A Sourcebook for Effective Teaching
Author: Alison Cook-Sather,Brandon Clarke,Daniel Condon,Kathleen Cushman,Helen Demetriou,Lois Easton
Category: Political Science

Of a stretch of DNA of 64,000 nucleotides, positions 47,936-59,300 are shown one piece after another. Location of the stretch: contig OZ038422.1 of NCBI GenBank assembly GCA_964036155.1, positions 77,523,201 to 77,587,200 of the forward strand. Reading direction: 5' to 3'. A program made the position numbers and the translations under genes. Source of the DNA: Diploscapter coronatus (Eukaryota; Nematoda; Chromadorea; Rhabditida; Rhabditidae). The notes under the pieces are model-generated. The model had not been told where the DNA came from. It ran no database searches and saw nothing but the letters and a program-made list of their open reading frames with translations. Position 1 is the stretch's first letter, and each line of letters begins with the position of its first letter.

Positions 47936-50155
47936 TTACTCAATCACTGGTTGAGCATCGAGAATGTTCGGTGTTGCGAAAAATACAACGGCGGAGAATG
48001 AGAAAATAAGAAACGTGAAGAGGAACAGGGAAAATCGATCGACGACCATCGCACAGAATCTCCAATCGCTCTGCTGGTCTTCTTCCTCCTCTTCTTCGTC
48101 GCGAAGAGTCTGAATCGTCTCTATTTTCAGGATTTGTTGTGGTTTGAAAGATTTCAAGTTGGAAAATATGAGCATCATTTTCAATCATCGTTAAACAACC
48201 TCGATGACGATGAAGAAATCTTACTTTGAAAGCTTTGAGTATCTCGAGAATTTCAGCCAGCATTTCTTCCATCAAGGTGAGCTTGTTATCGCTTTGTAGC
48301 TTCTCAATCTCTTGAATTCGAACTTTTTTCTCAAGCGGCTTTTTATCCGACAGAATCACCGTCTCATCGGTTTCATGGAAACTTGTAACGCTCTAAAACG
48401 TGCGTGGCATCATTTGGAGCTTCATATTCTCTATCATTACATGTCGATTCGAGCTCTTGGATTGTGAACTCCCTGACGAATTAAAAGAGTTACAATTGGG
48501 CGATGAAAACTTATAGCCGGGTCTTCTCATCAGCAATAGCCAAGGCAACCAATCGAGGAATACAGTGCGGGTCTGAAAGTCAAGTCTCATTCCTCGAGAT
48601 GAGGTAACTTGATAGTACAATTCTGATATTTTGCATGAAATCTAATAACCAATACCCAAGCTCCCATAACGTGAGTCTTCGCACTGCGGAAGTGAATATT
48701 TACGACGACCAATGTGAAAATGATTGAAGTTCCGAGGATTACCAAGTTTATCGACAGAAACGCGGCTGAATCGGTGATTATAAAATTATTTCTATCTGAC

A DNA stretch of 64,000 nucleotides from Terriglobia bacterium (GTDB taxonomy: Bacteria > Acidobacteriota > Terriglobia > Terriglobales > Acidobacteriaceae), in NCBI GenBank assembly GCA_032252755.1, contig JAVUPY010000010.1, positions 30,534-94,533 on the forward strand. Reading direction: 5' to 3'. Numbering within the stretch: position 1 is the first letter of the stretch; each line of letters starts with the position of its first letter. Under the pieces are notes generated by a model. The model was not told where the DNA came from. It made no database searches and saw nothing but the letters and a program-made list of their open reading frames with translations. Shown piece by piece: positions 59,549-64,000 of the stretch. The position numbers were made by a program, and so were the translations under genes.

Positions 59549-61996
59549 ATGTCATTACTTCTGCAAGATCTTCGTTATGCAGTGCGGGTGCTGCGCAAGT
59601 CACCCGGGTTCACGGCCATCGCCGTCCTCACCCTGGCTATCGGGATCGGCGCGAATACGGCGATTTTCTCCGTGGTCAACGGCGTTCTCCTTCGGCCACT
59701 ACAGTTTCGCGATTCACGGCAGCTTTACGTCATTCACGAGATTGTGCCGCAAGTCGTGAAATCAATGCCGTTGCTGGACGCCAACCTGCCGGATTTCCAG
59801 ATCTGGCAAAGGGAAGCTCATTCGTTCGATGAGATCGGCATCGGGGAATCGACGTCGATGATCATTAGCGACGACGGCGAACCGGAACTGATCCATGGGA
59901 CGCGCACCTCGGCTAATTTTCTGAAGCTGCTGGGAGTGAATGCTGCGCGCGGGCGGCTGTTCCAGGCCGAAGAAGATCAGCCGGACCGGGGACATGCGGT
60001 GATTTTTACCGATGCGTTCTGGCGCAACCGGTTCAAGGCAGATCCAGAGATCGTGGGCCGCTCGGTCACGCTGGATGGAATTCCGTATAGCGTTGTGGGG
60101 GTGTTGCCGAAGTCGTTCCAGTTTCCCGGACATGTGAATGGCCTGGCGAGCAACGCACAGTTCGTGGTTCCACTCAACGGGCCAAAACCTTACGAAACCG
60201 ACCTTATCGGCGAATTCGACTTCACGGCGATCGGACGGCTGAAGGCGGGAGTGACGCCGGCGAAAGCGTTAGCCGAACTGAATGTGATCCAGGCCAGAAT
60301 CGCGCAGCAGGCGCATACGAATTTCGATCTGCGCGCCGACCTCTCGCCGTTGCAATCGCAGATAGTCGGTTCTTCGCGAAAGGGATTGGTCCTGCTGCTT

Much has been written about how to engage students in their learning, but very little of it has issued from students themselves. Compiled by one of the leading scholars in the field of student voice, this sourcebook draws on the perspectives of secondary students in the United States, England, Canada, and Australia as well as on the work of teachers, researchers, and teacher educators who have collaborated with a wide variety of students.Highlighting student voices, it features five chapters focused on student perspectives, articulated in their own words, regarding specific approaches to creating and maintaining a positive classroom environment and designing engaging lessons and on more general issues of respect and responsibility in the classroom. To support educators in developing strategies for accessing and responding to student voices in their own classrooms, the book provides detailed guidelines created by educational researchers for gathering and acting upon student perspectives. To illustrate how these approaches work in practice, the book includes stories of how pre-service and in-service teachers, school leaders, and teacher educators have made student voices and participation central to their classroom and school practices. And finally, addressing both practical and theoretical questions, the book includes a chapter that outlines action steps for high school teachers, school leaders, and teacher educators and a chapter that offers a conceptual framework for thinking about and engaging in this work. Bringing together in a single text student perspectives, descriptions of successful efforts to access them in secondary education contexts, concrete advice for practitioners, and a theoretical framework for further exploration, this sourcebook can be used to guide practice and support re-imagining education in secondary schools of all kinds, and the principles can be adapted for other educational contexts.